2. @TruthBeTold. I have 35 long-haired and short-haired Anatolian cats who’s normal range is both inside and outside the house. So according to your fantasy I should also have a house and garden full of rodents. I have only ever seen one dead rat placed at my front door. There are no rodents anywhere, and not even any cockroaches which the cats have taken care of long ago. The garden is full of birds which cats are supposed to decimate, and starlings frequently strut amongst my cats stealing their food giving the lie to the hysterical claims that cats kill billions of birds every year. The crazy figures put out by the Smithsonian would mean that all bird species should have been extinct years ago in N America. Sure. The people of N American are quivering in fear of the the Black Death and reports of massive outbreaks send them running for the hills. How many cases are there of bubonic plague in N America? Bubonic plague is endemic and is common in a wide variety of wildlife but human cases are very rare. Now somehow the cat gets blamed.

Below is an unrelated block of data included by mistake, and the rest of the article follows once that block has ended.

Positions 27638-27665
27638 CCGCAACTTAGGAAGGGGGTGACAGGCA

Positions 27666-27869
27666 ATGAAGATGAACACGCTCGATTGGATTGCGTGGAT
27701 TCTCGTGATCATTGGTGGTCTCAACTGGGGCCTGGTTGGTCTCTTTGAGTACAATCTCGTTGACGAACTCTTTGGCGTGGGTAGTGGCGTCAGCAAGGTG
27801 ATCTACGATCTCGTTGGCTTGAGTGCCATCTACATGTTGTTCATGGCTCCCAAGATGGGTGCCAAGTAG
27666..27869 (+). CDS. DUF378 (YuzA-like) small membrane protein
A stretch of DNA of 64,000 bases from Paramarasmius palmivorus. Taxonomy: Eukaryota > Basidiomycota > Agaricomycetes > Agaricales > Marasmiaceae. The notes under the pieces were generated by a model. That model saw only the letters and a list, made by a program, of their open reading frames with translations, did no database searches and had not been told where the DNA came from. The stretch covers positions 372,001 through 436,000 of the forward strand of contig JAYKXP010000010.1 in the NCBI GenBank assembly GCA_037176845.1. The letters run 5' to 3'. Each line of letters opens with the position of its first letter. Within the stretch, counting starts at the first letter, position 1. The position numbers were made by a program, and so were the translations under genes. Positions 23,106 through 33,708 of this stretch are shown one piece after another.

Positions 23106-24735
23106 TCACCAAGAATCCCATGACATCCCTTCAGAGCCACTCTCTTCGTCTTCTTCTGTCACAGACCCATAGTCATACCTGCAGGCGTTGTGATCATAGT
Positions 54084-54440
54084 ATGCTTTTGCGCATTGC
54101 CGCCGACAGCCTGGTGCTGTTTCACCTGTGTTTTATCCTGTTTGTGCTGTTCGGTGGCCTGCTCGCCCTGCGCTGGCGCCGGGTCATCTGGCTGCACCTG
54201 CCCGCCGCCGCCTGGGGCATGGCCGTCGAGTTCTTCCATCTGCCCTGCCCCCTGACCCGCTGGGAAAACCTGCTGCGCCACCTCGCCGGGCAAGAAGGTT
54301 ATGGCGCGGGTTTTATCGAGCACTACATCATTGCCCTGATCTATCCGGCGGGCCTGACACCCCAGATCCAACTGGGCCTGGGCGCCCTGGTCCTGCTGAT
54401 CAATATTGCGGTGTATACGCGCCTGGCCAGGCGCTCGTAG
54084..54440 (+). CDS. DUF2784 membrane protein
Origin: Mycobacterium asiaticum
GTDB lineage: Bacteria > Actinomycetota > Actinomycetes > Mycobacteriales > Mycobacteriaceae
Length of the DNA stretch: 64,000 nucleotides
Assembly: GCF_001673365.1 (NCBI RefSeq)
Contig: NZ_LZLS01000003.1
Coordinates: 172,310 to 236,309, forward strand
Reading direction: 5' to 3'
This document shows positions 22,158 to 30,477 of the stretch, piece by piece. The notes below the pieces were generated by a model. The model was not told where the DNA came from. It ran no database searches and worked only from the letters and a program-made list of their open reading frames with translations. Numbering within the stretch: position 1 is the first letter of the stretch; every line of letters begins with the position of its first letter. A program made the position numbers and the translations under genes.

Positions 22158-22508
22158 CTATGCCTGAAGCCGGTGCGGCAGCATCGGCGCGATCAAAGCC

Your reasoning that cats attract rodents on account of infecting them with Toxoplasmosis is completely unrealistic. It is more like a really good rodent control strategy for attracting them exactly to where they will be dispatched immediately. As far as saying cats are not good rodent controllers because rats and mice breed under ground conveniently overlooks the fact they have to come out and eat sometimes and that’s when they fall prey to cats.
    ” It has been documented many many times. The more cats you have, the more rodents and diseases you get.”
    What insane literature have you been reading?